Amarin dips on news of AdComm & sNDA delay

Price Target Relevant Events
  • Quarterly revenue beat (Nov. ’19)
  • EVAPORATE data (4Q ’19)
  • AdComm (Nov. 14)
  • Label expansion (Dec. ’19-Jan. ’20)
  • Removal of litigation overhang (1H 2020)
  • Europe & Canada approval (2H ’19/1H ’20)

Recently, Amarin (AMRN) revealed the FDA will require an Advisory Committee prior to evaluating Vascepa for sNDA. Vascepa’s sNDA had been slated for September review. With the AdComm scheduled to take place on November 14, sNDA is likely to be pushed back one or two months.

This news dropped Amarin’s valuation by nearly a fifth. Shares have since bounced back a bit:

While the AdComm & sNDA delay do merit a decrease in valuation due to increased risk and time to marketization, the drop we’ve witnessed seems hardly appropriate. Given the broad population Amarin is seeking, this just seems to be an attempt from the FDA to do their due diligence. There are reasons to believe this event will be a positive one.

  • The “mineral oil issue” has already been discussed in the previous AdComm for Vascepa

Source: FDA

  • The REDUCE-IT data is far too significant to be totally dismissed due to “exaggeration” concerns.
  • The FDA agreed the use of mineral oil for placebo was appropriate, per SPA.
  • The REDUCE-IT data was monitored by the DMC each quarter for signals that suggest the placebo wasn’t inert. After each review, the DMC decided to resume the study as planned.

It is also important to keep in mind that Vascepa could be the first drug approved for risk reduction that, primarily, lowers triglycerides. There is no clear precedent for triglyceride-lowering leading to risk reduction. It, therefore, merits further discussion. There was a trial conducted in Japan with a lower dose of EPA that also supported risk reduction in a statistically significant manner, but there are some major limitations to the study (e.g. population, open label study).

Vascepa recommendations keep pouring in

  • A recent independent review by ICER concluded a positive risk/benefit profile of Amarin.
  • The National Lipid Association recommends, “icosapent ethyl for atherosclerotic cardiovascular disease (ASCVD) risk reduction in high and very-high-risk patients, 45 years of age or older with clinical ASCVD, or 50 years of age or older with type 2 diabetes requiring medication and with ≥ 1 additional risk factor, and fasting triglycerides of 135-499 mg/dL on maximally tolerated statin, with or without ezetimibe. The NLA recommendation was issued as a Class I, Level B-R (STRONG) recommendation, its highest designation, for icosapent ethyl.”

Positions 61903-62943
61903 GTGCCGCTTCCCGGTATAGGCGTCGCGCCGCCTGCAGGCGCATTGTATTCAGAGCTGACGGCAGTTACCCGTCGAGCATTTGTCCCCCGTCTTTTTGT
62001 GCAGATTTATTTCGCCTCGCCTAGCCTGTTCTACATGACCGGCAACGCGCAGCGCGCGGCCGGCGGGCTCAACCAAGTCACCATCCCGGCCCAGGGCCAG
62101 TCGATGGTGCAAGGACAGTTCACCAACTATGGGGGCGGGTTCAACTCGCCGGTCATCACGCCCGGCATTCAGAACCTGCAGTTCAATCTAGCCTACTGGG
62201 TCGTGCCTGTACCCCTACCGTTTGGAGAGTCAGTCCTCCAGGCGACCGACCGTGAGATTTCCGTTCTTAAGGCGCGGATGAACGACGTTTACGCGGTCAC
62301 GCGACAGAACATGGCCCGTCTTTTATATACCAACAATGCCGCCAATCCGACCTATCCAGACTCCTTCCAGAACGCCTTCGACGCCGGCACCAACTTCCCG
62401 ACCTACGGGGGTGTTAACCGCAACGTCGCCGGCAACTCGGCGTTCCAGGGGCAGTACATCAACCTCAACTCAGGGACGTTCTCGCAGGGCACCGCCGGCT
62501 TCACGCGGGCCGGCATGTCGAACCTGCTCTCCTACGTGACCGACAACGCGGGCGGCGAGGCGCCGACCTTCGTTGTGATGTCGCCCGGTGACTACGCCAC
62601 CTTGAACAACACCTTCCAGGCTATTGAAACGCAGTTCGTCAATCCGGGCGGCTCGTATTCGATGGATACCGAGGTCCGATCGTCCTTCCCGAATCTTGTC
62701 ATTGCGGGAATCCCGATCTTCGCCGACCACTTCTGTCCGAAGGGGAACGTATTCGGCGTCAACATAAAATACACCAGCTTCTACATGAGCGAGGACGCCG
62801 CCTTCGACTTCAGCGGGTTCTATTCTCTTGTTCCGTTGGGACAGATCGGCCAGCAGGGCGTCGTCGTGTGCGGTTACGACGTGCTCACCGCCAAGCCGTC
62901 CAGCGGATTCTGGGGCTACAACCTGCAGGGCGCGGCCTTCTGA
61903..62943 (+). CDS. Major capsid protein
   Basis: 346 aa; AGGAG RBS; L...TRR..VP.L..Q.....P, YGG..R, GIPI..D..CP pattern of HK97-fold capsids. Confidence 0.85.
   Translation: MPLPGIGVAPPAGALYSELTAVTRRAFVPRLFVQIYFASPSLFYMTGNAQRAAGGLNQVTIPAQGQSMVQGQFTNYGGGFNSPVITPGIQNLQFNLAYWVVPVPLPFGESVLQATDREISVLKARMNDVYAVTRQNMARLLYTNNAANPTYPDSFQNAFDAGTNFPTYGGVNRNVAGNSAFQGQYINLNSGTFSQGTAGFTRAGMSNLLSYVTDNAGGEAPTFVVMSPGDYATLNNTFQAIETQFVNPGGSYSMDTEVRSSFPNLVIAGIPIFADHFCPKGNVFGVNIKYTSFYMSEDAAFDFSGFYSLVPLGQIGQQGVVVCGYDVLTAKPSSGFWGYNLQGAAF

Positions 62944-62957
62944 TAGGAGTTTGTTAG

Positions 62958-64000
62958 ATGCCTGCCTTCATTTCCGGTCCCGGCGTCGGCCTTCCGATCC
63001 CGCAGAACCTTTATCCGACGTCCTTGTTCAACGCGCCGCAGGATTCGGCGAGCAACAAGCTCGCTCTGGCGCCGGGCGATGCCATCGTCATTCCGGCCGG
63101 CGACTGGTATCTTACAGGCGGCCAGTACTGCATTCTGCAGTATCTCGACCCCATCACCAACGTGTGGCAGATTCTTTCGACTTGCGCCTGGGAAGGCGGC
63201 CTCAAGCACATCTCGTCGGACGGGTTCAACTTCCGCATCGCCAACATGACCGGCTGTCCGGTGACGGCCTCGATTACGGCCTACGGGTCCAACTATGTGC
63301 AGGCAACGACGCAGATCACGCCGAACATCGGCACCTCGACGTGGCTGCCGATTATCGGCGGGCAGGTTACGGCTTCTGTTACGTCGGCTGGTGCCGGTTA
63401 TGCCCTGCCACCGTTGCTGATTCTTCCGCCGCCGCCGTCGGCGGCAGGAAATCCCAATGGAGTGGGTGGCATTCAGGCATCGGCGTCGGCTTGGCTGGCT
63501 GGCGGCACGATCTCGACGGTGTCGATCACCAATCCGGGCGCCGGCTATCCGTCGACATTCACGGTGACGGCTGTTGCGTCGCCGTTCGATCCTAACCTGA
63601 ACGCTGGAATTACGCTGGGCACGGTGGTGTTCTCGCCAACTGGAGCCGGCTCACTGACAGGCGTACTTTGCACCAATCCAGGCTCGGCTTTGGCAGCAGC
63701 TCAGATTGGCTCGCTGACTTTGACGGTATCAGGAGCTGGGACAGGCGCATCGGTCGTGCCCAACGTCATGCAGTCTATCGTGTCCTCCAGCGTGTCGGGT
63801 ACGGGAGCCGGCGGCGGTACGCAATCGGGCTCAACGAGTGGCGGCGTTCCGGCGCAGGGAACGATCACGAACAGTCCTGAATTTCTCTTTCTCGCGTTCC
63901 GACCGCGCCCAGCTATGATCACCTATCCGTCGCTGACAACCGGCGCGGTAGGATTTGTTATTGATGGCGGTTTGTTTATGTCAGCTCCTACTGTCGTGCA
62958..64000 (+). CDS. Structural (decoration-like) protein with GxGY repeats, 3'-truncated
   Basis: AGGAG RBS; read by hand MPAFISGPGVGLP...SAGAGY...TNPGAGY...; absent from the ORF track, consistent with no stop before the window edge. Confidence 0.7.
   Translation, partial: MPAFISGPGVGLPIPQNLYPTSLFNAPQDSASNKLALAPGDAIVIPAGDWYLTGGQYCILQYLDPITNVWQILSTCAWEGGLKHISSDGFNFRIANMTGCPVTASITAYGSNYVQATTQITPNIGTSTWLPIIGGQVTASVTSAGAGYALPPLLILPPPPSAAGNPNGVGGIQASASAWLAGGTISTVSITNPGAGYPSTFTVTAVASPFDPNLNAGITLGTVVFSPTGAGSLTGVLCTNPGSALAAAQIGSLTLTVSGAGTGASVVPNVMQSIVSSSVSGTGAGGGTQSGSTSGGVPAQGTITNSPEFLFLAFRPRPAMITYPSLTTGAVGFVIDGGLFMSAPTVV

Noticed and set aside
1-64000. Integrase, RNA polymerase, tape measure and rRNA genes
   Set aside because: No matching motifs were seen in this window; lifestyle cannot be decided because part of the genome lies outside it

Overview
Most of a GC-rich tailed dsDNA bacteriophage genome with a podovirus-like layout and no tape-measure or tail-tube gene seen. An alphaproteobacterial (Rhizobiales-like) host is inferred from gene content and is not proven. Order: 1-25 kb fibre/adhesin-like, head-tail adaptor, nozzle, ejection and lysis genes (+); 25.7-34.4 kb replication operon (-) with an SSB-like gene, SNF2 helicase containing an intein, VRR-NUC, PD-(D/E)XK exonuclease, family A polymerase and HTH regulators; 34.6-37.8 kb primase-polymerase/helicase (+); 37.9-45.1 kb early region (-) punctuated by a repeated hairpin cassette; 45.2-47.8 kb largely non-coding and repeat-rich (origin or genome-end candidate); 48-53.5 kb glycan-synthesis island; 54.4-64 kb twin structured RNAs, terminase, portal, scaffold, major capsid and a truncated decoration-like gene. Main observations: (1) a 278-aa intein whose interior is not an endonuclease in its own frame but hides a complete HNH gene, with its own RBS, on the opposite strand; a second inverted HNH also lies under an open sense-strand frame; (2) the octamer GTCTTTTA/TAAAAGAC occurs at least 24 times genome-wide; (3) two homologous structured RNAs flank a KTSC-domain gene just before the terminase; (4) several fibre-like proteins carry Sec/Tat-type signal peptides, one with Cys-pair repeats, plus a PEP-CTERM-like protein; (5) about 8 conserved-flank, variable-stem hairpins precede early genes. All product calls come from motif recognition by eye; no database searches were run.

• The European Society of Cardiology and the European Atherosclerosis Society also recommends Vascepa (icosapent ethyl) in patients with uncontrolled triglyceride levels at risk for cardiovascular events despite statin use.

Capital structure

Source: The Formula

If approved for cardiovascular risk reduction, I believe Vascepa will likely procure a few billion dollars a year in peak annual revenue. Amarin’s enterprise value, however, only trades at $6B. I project the likelihood of FDA approval to be “very high” based on the strength of REDUCE-IT data.


Amarin appears to be a very favorable trade leading into AdComm. I do expect a positive outcome that may inspire shares to 52-week highs. Risks include dilution, poor AdComm outcome, regulatory setbacks (e.g. CRL, RTF, etc.), global economic struggles. etc. A full extent of risks in an Amarin investment can be read within their latest annual filing.

Disclaimer: The intention of this article is to provide insight, not investment advice. While the information provided in this article is intended to be factual, there is no guarantee and prospect investors are encouraged to do their own fact-checking and research before investing in a company. One must also consider one’s own financial standings, risk tolerance, portfolio diversification, etc. before making a decision to buy shares in a company. Many of my articles detail biotechnology companies with little or no revenue. These stocks are, therefore, speculative and volatile. Even when prospects seem promising, there is no predicting the future. Losses incurred may be significant.

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Disclosure: I am/we are long AMRN. I wrote this article myself, and it expresses my own opinions. I am not receiving compensation for it (other than from Seeking Alpha). I have no business relationship with any company whose stock is mentioned in this article.

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